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intensified. a chinese dissident living in the u.s. said police took his parent and april younger brother way on tuesday night. his family members live in china and heap hasn't been able to contact them since. a news agency is also reporting that four employees at the website have also been missing and out of contact for a week now. this clearly shows that authorities are intensifying their investigation, they're deepening the crackdown and these developments have got human rights activists in china concerned because this suggests that not only is there growing intolerance of criticism, but it seems that there is a more disturbing pattern of going after critics south korean protesters have held a demonstration against recent nuclear tests and rocket launches by the north.
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activists released balloons across the demilitarized zone carrying anti pyongyang messages. lots more still to come. we will tell you were small business owners in bangladesh who rely on small social networking sites are angry. the rolling stones rock cuba with their first ever concert. ever concert.
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>> "inside story" takes you beyond the headlines, beyond the quick cuts, beyond the soundbites. we're giving you a deeper dive into the stories that are making our world what it is.
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welcome back. a recap of the headlines. there has been a suicide attack at a military air base west of the capital baghdad. iraqi security forces say a number of armed fighters wearing suicide vests stormed the base. also in iraq i.s.i.l. says it was behind an attack at a football match in a town south of baghdad. this mobile phone footage shows the moment the bomb went off when the trophies were being presented. at least 30 people were killed. in the yemen city of aden 25 people have been killed in three suicide attacks. one car boko haram went off near a military you can points. two explosions hit a rode the government of bangladesh is now not banning facebook and
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an app. it has restricted access to networking sites because of security concerns. for small business owners who rely on that say it cost them dearly. >> reporter: this man runs an internet company. his website is an online marketplace that does most of its business on facebook. he says a recent government ban of the social networking site has cost him money. >> translation: there are some fixed costs that you can't avoid unless you shut the whole business down. while facebook was down we in no sales but we had to keep paying our employees and other costs. >> reporter: it is worth an $8 million a month in bangladesh. the ban hit many small businesses very hard. the government defends blocking the site. it says misinformation spreads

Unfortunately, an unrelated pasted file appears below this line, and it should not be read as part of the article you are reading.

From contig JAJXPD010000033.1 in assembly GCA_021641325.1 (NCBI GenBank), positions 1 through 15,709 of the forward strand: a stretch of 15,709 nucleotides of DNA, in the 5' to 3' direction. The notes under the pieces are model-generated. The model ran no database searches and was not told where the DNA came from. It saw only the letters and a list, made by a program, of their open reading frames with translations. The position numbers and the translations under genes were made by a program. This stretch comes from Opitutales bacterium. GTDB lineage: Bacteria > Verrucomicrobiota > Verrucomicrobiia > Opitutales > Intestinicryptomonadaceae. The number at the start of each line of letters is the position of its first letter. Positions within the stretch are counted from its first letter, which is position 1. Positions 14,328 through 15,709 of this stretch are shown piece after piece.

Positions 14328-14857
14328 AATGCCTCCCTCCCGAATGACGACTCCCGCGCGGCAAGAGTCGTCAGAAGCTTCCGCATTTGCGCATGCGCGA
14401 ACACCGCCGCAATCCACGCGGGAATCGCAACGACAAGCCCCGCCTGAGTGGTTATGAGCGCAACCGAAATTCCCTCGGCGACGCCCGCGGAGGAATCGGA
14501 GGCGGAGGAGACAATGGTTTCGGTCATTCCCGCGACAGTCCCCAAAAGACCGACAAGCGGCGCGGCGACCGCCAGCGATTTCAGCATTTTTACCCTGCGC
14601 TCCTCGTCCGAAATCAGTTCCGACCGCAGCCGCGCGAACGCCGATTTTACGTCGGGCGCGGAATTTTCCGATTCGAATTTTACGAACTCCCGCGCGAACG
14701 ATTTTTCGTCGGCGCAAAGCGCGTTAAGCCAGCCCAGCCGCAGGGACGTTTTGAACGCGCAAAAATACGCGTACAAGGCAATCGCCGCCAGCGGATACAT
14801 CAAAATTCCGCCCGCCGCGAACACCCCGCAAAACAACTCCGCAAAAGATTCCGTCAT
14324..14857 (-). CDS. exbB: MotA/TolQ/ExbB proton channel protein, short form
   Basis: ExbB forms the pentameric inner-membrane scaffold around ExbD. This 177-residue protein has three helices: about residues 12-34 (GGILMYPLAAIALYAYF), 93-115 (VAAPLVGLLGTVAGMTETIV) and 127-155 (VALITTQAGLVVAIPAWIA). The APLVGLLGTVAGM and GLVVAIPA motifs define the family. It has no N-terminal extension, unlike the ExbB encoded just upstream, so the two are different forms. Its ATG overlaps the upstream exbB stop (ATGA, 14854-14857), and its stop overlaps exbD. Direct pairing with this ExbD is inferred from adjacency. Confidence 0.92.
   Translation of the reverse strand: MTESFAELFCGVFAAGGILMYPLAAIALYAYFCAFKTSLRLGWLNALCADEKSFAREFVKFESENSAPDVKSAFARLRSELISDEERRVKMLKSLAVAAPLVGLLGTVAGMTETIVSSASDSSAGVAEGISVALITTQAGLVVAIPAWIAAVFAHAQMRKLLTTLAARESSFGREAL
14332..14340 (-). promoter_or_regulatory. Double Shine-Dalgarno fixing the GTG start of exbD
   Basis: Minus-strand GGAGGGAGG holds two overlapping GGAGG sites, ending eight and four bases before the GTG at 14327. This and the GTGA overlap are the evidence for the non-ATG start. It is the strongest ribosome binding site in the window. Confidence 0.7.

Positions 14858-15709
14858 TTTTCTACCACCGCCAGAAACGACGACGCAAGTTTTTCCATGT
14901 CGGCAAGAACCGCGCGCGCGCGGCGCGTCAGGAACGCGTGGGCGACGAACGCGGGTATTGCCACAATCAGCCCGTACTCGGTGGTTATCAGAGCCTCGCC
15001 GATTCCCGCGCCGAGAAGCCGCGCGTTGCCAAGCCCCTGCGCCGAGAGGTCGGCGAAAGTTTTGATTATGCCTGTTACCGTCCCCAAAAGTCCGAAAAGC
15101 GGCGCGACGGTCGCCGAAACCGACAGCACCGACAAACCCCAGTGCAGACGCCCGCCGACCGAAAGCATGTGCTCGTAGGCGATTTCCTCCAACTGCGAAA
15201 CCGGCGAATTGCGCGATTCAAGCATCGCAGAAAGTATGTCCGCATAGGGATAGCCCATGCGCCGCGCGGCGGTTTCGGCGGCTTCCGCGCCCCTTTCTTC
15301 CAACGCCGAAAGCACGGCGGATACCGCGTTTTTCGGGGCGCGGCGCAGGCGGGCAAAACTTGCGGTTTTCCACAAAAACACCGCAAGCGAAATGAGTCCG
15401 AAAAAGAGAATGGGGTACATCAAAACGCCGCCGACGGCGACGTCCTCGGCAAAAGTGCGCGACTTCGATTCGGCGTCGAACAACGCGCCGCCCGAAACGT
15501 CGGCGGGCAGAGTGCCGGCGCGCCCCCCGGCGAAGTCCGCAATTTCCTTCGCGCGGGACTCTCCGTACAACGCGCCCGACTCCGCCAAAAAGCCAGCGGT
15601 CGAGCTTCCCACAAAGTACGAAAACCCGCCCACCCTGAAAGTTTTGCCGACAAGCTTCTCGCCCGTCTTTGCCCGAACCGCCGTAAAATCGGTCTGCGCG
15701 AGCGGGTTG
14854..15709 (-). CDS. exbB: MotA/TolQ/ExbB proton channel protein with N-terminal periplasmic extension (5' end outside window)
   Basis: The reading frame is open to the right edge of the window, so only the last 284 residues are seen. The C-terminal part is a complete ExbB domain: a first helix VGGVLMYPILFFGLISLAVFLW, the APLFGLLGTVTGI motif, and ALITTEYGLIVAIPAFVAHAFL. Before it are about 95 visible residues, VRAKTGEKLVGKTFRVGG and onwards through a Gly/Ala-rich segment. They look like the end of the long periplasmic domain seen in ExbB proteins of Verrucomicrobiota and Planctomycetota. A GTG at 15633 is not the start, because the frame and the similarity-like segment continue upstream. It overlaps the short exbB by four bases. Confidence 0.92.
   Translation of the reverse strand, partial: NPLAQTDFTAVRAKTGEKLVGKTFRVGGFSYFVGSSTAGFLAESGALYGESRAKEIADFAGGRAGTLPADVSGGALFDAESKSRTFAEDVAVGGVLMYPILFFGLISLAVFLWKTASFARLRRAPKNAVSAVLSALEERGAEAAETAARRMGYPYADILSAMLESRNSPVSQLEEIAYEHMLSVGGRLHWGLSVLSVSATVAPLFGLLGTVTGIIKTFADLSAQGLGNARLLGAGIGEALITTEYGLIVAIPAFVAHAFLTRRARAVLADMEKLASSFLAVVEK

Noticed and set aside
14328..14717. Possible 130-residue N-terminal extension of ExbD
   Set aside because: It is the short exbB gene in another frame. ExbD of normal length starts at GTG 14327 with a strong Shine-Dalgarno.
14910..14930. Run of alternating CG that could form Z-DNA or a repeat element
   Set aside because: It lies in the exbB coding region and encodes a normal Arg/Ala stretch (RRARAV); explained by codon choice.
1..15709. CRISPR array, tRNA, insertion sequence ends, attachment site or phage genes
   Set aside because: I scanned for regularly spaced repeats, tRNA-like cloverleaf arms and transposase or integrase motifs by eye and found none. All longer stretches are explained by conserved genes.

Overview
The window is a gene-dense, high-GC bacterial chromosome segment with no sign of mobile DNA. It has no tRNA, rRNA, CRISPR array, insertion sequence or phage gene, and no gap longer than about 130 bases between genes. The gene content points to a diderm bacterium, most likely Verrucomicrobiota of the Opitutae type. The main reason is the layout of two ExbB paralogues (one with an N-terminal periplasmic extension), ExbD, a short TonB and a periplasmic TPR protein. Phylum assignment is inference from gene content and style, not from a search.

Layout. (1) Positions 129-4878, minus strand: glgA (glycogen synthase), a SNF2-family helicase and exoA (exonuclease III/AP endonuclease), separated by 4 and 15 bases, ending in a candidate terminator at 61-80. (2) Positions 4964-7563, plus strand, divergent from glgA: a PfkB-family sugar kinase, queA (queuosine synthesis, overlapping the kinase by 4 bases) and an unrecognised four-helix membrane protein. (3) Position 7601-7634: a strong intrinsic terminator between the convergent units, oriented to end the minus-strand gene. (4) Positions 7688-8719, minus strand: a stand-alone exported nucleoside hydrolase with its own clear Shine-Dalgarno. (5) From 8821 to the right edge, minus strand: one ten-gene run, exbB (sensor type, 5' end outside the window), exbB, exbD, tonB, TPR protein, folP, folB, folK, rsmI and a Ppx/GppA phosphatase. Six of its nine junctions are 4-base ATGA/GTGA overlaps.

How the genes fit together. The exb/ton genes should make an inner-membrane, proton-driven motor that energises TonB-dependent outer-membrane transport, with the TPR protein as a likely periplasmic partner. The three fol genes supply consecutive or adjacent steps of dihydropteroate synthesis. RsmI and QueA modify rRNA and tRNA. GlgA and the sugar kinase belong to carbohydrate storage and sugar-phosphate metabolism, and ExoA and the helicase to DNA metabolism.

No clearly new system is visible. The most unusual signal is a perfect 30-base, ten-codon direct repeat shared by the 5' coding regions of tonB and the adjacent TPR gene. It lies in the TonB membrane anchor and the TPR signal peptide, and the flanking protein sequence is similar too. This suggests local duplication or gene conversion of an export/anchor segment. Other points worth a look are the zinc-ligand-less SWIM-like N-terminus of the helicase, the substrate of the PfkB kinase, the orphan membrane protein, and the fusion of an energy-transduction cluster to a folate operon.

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through social media which have been to violence. after the arrest of an online satir >> whose one fast book page was popular in the country, they're worried >> the government tried to educate people how they filter out the good content and the bad content, but instead block episode everything >> reporter: the government is putting in serious effort to control online traffic. the country's telecoms regulator has twice to build a system that would allow it to filter out any contents from any website and is making a third attempt. >> reporter: the government says the country's security needs out weigh the privacy and economic issues for users. >> translation: yes, people's
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businesses can get hurt when sites like facebook are shut down, but when it is called for action, people have to obey the government's decision >> reporter: facebook has rejected several questions from the government to allow access to user data and bangladeshis have signed a petition. it is a struggle that looks set to continue. it means business owners may have a challenging future ahead authorities in pakistan say they've arrested a former indian naval officer for suspected spying. they say the operative was cap fewered in the troubled province. on friday, there was protests over the arrest. the arrests could jeopardize ongoing peace efforts between the two nuclear armed states. so-called mega projects may be relatively easy to undertake in
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new cities, but if you're dealing with one that's 4,000 years old, that is a different matter. that's why the construction of a new train line in pakistan's second largest city is causing some real concerns. >> reporter: this is lahore, historic city, home to monuments dating back moneys of years. here you will find remnants of architecture, inter mingling traces of the empire and british colonialism. the sky line is silhouetted by this view. it will be changed by the rail. >> this development is threatening over 11 heritage sites that are listed under law.